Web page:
Nevertheless, because so many readers have requested it, I’ve decided to give a bit more context for these choices in the book-club newsletter. So if you’d like to know more about why I made these selections, check there. To get that free monthly book-club newsletter, and to make sure you don’ t miss any recommendations, sign up here.

Remember, if you want to see what I read each week, I post a photo of my pile of completed books on my Facebook Page every Sunday night, #GretchenRubinReads.

Revealed! Book Club Choices for September. Such Good Books.

Because nothing boosts happiness more than a great book, each month, I suggest:

  • one outstanding book about happiness or habits
  • one outstanding work of children’s or young-adult literature–I have a crazy passion for kidlit
  • one eccentric pick–a widely admired and excellent book that I love, yes, but one that may not appeal to everyone

 

Shop at IndieBound, BN.com, or Amazon (I’m an affiliate), or your favorite local bookstore. Or my favorite, visit the library!

For all the books I choose, I love them; I’ve read most of them at least twice if not many times; and they’re widely admired.  Drumroll…

A book about happiness, good habits, or human nature:

The Essential Writings of Ralph Waldo Emerson.

Buy from IndieBound; BN.com; Amazon.

 

An outstanding children’s book:

Judy’s Journey by Lois Lenski

Buy from IndieBound; BN.com; Amazon.

 

An eccentric pick:

Labyrinths by Jorge Luis Borges

Buy from IndieBound; BN.com; Amazon.

 

Some readers have said that they wished that I’d describe and make the case for my book choices, instead of just providing links. I’ve noticed that many times, when someone describes a book to me, I want to read it less. And often, weirdly, the better a book is, the worse it sounds.

Nevertheless, because so many readers have requested it, I’ve decided to give a bit more context for these choices in the book-club newsletter. So if you’d like to know more about why I made these selections, check there. To get that free monthly book-club newsletter, and to make sure you don’ t miss any recommendations, sign up here.

Revealed! Book Club Choices for August. Three Terrific Books.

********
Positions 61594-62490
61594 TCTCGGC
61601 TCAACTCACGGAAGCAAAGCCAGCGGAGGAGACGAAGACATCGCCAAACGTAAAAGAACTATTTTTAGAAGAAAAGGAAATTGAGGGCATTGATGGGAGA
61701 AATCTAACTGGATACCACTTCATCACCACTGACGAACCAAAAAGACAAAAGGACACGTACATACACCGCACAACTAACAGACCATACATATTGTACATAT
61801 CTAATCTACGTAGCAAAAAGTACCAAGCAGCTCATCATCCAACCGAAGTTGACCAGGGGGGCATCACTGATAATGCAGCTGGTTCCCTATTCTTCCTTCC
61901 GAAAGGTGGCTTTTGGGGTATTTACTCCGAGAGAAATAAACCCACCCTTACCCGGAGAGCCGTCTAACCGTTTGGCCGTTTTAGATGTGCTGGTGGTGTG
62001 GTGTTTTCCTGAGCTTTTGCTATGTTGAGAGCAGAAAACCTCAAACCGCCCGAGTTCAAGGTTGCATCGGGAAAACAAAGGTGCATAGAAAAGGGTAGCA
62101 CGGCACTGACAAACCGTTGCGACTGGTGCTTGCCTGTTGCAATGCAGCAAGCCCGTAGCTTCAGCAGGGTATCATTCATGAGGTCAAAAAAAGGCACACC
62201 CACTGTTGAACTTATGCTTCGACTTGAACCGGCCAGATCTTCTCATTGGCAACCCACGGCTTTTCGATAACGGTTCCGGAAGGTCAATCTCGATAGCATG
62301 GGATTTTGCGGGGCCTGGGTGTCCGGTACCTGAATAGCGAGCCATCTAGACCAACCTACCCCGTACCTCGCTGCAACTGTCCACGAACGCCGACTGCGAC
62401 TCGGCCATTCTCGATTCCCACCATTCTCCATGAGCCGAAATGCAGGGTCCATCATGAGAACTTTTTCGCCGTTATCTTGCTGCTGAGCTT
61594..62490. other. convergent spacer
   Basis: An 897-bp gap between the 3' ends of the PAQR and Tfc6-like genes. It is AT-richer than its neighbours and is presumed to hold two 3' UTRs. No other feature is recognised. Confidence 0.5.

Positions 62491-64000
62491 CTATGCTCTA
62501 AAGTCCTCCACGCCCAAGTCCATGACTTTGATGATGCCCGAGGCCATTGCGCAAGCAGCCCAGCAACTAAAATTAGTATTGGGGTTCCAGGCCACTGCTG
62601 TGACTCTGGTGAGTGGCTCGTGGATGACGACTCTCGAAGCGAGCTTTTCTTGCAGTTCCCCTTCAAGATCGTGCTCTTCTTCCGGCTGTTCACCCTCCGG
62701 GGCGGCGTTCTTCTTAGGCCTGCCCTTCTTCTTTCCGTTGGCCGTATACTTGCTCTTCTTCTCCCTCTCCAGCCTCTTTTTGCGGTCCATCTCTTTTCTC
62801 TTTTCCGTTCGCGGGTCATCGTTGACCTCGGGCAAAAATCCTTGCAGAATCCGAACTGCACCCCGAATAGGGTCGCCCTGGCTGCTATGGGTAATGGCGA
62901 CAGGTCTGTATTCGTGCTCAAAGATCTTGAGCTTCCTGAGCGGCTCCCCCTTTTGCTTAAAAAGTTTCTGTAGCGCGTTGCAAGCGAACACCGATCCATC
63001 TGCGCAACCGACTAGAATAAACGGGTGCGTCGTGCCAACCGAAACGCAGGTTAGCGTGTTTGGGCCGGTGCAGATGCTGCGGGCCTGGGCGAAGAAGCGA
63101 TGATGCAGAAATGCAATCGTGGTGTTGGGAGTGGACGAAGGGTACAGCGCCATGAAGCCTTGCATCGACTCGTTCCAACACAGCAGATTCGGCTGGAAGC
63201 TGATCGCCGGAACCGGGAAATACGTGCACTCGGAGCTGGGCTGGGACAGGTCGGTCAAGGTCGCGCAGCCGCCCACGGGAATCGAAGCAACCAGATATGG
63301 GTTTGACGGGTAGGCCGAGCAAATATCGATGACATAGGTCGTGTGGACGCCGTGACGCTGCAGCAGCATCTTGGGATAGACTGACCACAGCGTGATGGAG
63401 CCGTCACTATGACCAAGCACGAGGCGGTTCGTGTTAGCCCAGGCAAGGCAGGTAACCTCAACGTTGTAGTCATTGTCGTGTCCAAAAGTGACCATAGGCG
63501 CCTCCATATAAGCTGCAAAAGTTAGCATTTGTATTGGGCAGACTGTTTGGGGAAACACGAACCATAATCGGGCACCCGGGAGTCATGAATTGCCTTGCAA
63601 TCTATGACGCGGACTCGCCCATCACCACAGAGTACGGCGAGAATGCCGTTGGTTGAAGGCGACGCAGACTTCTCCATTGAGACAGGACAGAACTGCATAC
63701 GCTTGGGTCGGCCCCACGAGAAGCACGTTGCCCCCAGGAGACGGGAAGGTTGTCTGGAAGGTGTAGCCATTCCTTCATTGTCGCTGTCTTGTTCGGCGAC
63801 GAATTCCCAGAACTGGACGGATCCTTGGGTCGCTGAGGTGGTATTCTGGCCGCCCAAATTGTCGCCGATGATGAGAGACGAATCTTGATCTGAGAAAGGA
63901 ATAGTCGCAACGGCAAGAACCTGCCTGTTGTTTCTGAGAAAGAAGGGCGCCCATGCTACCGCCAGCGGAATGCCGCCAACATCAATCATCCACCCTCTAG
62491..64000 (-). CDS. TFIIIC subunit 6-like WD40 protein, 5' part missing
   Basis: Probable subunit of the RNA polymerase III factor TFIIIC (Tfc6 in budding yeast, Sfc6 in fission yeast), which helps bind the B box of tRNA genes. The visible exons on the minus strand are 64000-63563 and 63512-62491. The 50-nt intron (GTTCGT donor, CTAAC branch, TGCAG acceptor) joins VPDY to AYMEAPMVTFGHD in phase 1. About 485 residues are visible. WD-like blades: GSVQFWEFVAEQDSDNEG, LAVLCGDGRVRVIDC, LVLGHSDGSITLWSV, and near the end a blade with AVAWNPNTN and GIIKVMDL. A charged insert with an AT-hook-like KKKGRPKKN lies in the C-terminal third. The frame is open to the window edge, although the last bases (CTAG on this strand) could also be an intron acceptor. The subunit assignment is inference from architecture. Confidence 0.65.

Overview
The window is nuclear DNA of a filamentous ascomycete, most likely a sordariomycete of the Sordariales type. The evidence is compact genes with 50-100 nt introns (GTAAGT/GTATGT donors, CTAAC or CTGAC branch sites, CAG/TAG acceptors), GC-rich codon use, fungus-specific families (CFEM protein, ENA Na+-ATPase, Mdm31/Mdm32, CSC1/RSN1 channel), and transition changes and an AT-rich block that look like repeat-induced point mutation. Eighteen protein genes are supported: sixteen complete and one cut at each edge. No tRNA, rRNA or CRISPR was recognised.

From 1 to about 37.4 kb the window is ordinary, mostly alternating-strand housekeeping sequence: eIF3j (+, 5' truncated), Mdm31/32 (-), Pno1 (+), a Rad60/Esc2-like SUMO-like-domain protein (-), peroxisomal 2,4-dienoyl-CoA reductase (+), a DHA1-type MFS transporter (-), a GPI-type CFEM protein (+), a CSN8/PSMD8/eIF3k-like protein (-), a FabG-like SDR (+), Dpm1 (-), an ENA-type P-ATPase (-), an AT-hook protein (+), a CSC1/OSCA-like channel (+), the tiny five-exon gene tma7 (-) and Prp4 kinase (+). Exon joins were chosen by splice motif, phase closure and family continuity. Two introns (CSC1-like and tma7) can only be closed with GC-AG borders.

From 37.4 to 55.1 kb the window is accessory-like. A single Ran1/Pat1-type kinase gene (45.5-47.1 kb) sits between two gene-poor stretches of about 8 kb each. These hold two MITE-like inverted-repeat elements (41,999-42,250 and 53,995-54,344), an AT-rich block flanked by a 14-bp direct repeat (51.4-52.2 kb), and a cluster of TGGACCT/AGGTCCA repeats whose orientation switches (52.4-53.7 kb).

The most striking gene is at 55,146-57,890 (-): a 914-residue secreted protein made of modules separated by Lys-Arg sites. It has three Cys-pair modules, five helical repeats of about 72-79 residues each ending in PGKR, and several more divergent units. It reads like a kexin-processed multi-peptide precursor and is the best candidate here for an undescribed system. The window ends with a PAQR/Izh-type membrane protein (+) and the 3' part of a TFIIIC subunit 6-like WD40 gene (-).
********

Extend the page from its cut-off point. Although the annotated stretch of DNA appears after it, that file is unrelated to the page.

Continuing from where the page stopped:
Because nothing boosts happiness more than a great book, each month, I suggest:

  • one outstanding book about happiness or habits
  • one outstanding work of children’s or young-adult literature–I have a crazy passion for kidlit
  • one eccentric pick–a widely admired and excellent book that I love, yes, but one that may not appeal to everyone

 

Shop at IndieBound, BN.com, or Amazon (I’m an affiliate), or your favorite local bookstore. Or my favorite, visit the library!

For all the books I choose, I love them; I’ve read most of them at least twice if not many times; and they’re widely admired.  Drumroll…

A book about happiness, good habits, or human nature:

Born Standing Up by Steven Martin

Buy from IndieBound; BN.com; Amazon.

 

An outstanding children’s book:

Understood Betsy by Dorothy Canfield

Buy from IndieBound; BN.com; Amazon.

 

An eccentric pick:

The Conversations: Walter Murch and the Art of Editing Film by Michael Ondaatje

Buy from IndieBound; BN.com; Amazon.

 

Some readers have said that they wished that I’d describe and make the case for my book choices, instead of just providing links. I’ve noticed that many times, when someone describes a book to me, I want to read it less. And often, weirdly, the better a book is, the worse it sounds.

Nevertheless, because so many readers have requested it, I’ve decided to give a bit more context for these choices in the book-club newsletter. So if you’d like to know more about why I made these selections, check there. To get that free monthly book-club newsletter, and to make sure you don’ t miss any recommendations, sign up here.